Nature Play at Berrinba East State School – A Case Study

Berrinba East State School is a school of 450 students situated in Logan Central. The school has a diverse cultural background with 40% of students speaking English as an additional language. Additionally, upon school entry, over 50% of students were identified as being developmentally vulnerable in the area of oral language. The limited language skills of a significant proportion of the student body led to problematic social interactions as well as students having the reduced capacity to express their needs. Unfortunately, this resulted in adverse student behaviour.

Despite the school embedding many innovative and award-winning strategies to develop the oral language of students and as such, improve social interactions, there were still a high number of suspensions and major behaviour incidents. While the students were slowly developing their language skills, one key element was missing. The missing element was that students did not have the experiences and inspiration for rich and meaningful conversations with teachers and peers. This is where Nature Play came to the rescue.

 

Nature Play and Outdoor Learning was implemented in three key areas across the school. These were –

– Unstructured but engaging play opportunities during lunch breaks.

– Targeted engagement intervention for highly disengaged students.

– Connecting and embedding Nature Play and Outdoor Learning into classroom planning.

This approach saw the school connect with Nature Play Queensland for professional development opportunities and to create outdoor learning spaces for students. These spaces included –

– Converting a previously out of bounds space into a Forest Play Area.

– Converting unused Cricket Nets into a Farm Space complete with veggie gardens, compost heaps, worm farms, chicken coup, and duck enclosure.

– Converting an unused tennis court into a Loose Parts Space complete with pallets, tyres, milk crates, and other items donated by the community.

– Converting an unused paddock space into a mountain bike track.

Since the development of these spaces, staff have been inspired to develop other garden spaces, a fish pond (complete with local endangered fish), a frog pond, an outdoor orchestra (using loose parts as instruments), and many bug motels.

Unstructured play during lunch breaks features the forest and loose parts areas. Students are provided provocations where they build, climb, and play imaginative games. Staff in these areas act as ‘Play Facilitators’ and guide students through risk assessment and social interactions through modeling and questioning. Students accessing the school’s Bike Club program spend their lunch break either repairing and/or maintaining bikes in our bike shed, out on the track conducting track maintenance, or riding their bikes. This approach has seen a significant reduction in incidents of student behaviour including –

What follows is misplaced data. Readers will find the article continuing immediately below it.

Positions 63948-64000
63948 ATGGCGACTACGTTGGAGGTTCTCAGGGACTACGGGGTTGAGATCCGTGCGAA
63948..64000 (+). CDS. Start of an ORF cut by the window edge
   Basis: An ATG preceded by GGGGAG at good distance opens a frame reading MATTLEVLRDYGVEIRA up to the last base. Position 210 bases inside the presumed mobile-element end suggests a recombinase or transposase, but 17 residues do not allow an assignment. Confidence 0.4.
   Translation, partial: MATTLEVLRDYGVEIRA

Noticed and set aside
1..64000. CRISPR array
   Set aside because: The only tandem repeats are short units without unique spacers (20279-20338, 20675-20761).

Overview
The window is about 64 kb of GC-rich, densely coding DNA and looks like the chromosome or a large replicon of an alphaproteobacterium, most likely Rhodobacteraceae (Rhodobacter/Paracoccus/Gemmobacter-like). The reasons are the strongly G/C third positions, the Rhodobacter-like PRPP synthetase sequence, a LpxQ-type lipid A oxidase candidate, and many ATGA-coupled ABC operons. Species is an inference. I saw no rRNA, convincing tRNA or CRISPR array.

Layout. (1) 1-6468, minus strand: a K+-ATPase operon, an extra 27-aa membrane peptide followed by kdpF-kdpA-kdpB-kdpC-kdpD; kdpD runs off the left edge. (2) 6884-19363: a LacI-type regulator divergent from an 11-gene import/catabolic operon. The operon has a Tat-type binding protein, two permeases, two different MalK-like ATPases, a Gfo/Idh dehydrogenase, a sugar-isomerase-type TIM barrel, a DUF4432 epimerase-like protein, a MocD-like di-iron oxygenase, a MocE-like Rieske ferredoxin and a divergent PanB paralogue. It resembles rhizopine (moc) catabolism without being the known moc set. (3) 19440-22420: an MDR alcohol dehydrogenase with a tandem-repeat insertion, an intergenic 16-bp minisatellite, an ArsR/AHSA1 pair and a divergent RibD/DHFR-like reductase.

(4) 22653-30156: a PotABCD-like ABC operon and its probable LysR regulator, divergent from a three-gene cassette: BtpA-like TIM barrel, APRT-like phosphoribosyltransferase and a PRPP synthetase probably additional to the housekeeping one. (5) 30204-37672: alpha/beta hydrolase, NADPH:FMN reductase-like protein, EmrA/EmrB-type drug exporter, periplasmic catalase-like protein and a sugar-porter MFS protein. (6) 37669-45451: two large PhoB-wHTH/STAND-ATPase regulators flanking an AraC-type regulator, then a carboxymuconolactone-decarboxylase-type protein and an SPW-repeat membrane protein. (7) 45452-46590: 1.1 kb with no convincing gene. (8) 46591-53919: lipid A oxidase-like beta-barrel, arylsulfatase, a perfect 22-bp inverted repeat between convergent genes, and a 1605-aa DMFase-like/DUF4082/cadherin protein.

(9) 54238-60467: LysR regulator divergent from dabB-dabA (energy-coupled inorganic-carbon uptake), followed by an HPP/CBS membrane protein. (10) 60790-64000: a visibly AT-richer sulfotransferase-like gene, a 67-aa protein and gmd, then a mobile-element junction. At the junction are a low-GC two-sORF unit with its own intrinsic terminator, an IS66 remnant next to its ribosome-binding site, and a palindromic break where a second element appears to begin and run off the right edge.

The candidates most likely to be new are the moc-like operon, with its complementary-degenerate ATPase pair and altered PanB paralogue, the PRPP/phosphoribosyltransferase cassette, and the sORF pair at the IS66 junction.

– 70% reduction in major behaviour referrals from lunch breaks.

– 70% reduction in major behaviour in the time directly after a lunch break.

The student engagement program identified 30 students who were identified most at risk of disengagement. This included students who had a significant number of suspensions and/or had a high rate of absenteeism. Students worked in groups of 10 for a minimum of 3 x 90 minutes sessions a week with the Student Engagement Teacher. Students engage in inquiry and/or project-based learning with a focus on creating a sense of purpose, meaningfulness, and accomplishment in their work. The work completed by students addressed the General Capabilities of the Australian Curriculum in Personal and Social Learning, Literacy, and Critical Thinking and Design and was connected to the content covered in class. Students completed tasks such as veggie garden construction and maintenance, research and care for animals (e.g. chickens, ducks, insects, fish, and frogs), and developing an understanding native language of various plants in our forest. Students were also responsible for the maintenance of our outdoor learning spaces. This intervention has had a dramatic impact on this student group including –

– An improvement in attendance of the group by 8.5%. This has resulted in the students on average accessing more than 2 weeks extra of school than they would have prior to the intervention.

– 64% reduction in days lost due to suspension.

– 40% reduction in behaviour resulting in a suspension.

– 73% reduction in major behaviour demonstrated by students within the group.

The third part of this approach saw Nature Play embedded in the planning and delivery of classroom units. Starting with a pilot in Year 2, planning centered on an Outdoor concept or theme (in this case it was the life cycle of chickens) with the content and achievement standards aligned to this theme. The strategies shared during the Nature Play Professional Development were combined with Age Appropriate Pedagogy approaches form a framework from which teachers made decisions as to how they would teach the content. The term prior to the implementation of the pilot, the two classes in Year 2 had amassed 53 major behaviour referrals for Term 1. In the two and a half terms since implementation, the two classes have had 29 Major Behaviour referrals in total. The embedding of Nature Play and Outdoor Learning has been extended across a range of classes along with specialist lessons in Music and PE with similar results.

Through the vision of ‘Bringing Back Childhood’, the staff at Berrinba East State School have provided rich learning experiences through nature that have provided the stimulus and motivation for language development. As a result, students possess the skill set to better interact with their peers while also engaging in meaningful learning and play experiences.